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United States v. McLean

United States District Court, W.D. North Carolina, Charlotte Division

November 6, 2014



DAVID C. KEESLER, Magistrate Judge.

THIS MATTER IS BEFORE THE COURT on Plaintiff's "Motion For A Court Ordered Tuberculosis Test" (Document No. 9) filed by the government in this matter on October 8, 2014. James Edward McLean ("Defendant") is currently detained and has been ordered to undergo a competency examination while in the custody of the Bureau of Prisons. Defendant has refused the tuberculosis test required of all persons coming into the Bureau of Prisons. For the reasons stated below, after a careful review of the facts and law relevant to this matter, the motion will be granted.

Defendant is charged by "Bill Of Indictment" (Document No. 8) with making false statements to a firearms dealer in violation of 18 U.S.C. §§ 922(a)(6) and 924(a)(1)(A). In an "Order" dated August 1, 2014, the Court granted the government's oral motion for a competency evaluation pursuant to 18 U.S.C. § 4241, committing Defendant to the Bureau of Prisons for that examination. (Document No. 6). Regrettably, after a period of delay, the Court was informed that Defendant had not been transported to the Bureau of Prisons because he had refused to comply with the required tuberculosis test. Less formal solutions to this problem, including asking defense counsel and family to confer with Defendant, have failed. The result is the government's pending motion. (Document No. 9).

Neither the government's motion, nor the response of Defendant's counsel, contains any analysis of the legal issues before the Court. The undersigned's own research reveals that many courts across the country have addressed legal issues associated with mandated tuberculosis testing. See e.g., Ballard v. Woodard , 641 F.Supp. 432 (W.D. N.C. 1986); Sample v. Angelone, 1999 WL 52347 (4th Cir. Feb. 5, 1999); Darby v. Schuetzle, 2009 WL 700631 (D.N.D. March 13, 2009); Henderson v. St. Joseph Jail, 2014 WL 4057445 (N.D. Ind. August 14, 2014). The recent decision in Henderson offers a particularly instructive analysis:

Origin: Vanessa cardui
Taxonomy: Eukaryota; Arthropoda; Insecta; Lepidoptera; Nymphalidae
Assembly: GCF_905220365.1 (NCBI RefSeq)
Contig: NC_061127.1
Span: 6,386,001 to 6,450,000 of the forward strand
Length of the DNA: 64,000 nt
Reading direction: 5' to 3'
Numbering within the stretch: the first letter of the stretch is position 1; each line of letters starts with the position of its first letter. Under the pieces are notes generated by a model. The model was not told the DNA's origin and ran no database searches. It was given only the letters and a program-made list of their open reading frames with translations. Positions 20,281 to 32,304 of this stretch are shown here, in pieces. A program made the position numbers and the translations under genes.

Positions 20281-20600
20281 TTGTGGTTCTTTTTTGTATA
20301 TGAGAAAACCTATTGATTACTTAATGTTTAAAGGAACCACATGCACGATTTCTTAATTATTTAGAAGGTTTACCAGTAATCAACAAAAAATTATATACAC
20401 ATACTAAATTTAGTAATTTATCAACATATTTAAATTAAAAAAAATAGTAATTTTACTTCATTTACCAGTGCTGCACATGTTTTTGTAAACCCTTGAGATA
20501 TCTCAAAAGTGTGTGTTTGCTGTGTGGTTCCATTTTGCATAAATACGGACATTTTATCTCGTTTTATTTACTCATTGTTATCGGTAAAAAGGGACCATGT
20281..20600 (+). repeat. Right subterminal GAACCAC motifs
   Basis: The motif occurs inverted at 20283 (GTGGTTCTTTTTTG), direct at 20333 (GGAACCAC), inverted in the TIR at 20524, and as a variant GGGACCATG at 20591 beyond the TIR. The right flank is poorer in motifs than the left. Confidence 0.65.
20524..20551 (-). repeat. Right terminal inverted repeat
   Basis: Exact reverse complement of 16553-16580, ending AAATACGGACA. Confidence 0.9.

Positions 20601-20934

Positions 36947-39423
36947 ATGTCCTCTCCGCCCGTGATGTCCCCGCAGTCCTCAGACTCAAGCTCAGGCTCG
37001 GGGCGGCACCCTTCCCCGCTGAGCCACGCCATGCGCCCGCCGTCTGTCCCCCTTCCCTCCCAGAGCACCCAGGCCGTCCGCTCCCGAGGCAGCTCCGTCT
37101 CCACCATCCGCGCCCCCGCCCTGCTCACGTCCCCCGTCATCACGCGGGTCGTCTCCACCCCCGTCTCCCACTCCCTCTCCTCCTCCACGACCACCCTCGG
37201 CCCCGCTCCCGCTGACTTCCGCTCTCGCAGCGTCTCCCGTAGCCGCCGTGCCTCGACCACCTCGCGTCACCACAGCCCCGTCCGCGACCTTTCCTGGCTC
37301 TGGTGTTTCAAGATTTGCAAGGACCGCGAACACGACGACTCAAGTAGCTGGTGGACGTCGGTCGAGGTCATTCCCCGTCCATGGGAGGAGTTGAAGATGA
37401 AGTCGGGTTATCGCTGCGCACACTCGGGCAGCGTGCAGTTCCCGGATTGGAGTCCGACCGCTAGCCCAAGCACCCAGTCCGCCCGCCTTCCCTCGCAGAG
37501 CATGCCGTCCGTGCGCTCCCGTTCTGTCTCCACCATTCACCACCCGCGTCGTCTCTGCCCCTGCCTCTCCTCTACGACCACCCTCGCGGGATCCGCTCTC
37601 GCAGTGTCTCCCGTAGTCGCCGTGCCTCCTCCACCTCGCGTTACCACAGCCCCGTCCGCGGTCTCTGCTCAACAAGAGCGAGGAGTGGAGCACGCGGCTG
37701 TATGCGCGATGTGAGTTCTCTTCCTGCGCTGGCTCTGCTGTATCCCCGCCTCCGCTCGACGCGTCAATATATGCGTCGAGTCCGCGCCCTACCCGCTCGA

Because of the medical risks posed by exposing others to an infected inmate, courts have found that such testing is not unconstitutional. "[T]uberculosis can be a serious problem in prisons. If allowed to spread it can result in highly undesirable situations." Forbes v. Edgar , 112 F.3d 262 (7th Cir. 1997). "Effective disease control requires systematic skin testing McCaster v. Clausen , 684 F.3d 740 (8th Cir. 2012)." Prisons are high risk environments for tuberculosis infection. Thus, screening and control measures are necessary to prevent outbreaks. DeGidio v. Pung , 920 F.2d 525 (8th Cir. 1990) (footnote omitted). "We have recognized that prison must test prisoners for tuberculosis in order to prevent widespread infection. Lee v. Armontrout , 991 F.2d 487 (8th Cir. 1993). See also McCormick v. Stalder , 105 F.2d 1059 (5th Cir. 1997) (upholding forced treatment for TB); Africa v. Horn , 998 F.Supp. 557 (E.D. Pa. 1998) (upholding the requirement that inmates either take the TB test or remain in segregated housing for 12 months); Westbrook v. Wilson , 896 F.Supp. 504 (D.Md. 1995) (upholding placing inmates on medical segregation if they refused TB testing); Ballard v. Woodard , 641 F.Supp. 432 (W.D. N.C. 1986) (upholding forced TB testing); Hasenmeier-McCarthy, 986 F.Supp. 464 (upholding forced TB testing). Though courts have raised concerns where the objection to the TB test was based on a sincerely held religious belief or where the inmate had been subjected to extended and severe deprivations for refusing the test, see Williams v. Greifinger , 97 F.3d 699 (2dCir. 1996) and Jolly v. Coughlin , 76 F.3d 468 (2d Cir. N.Y. 1996), the complaint here does not raise either concern in this case.

Henderson, 2014 WL 4057445, at *1.

The Court finds, based on the totality of the circumstances presented here, that requiring the tuberculosis test - even over Defendant's objection - is appropriate. While the Court will leave the particulars of the testing in the discretion of those in the detention facility, the Court respectfully suggests that the least intrusive means possible be employed. Testing should be completed immediately, and assuming a negative result, Defendant should be transported to the Bureau of Prisons for his competency evaluation at the earliest possible date.

IT IS, THEREFORE, ORDERED that Plaintiff's "Motion For A Court Ordered Tuberculosis Test" (Document No. 9) is GRANTED.

IT IS FURTHER ORDERED that the Clerk of Court shall provide a copy of this Order to the United States Marshal.


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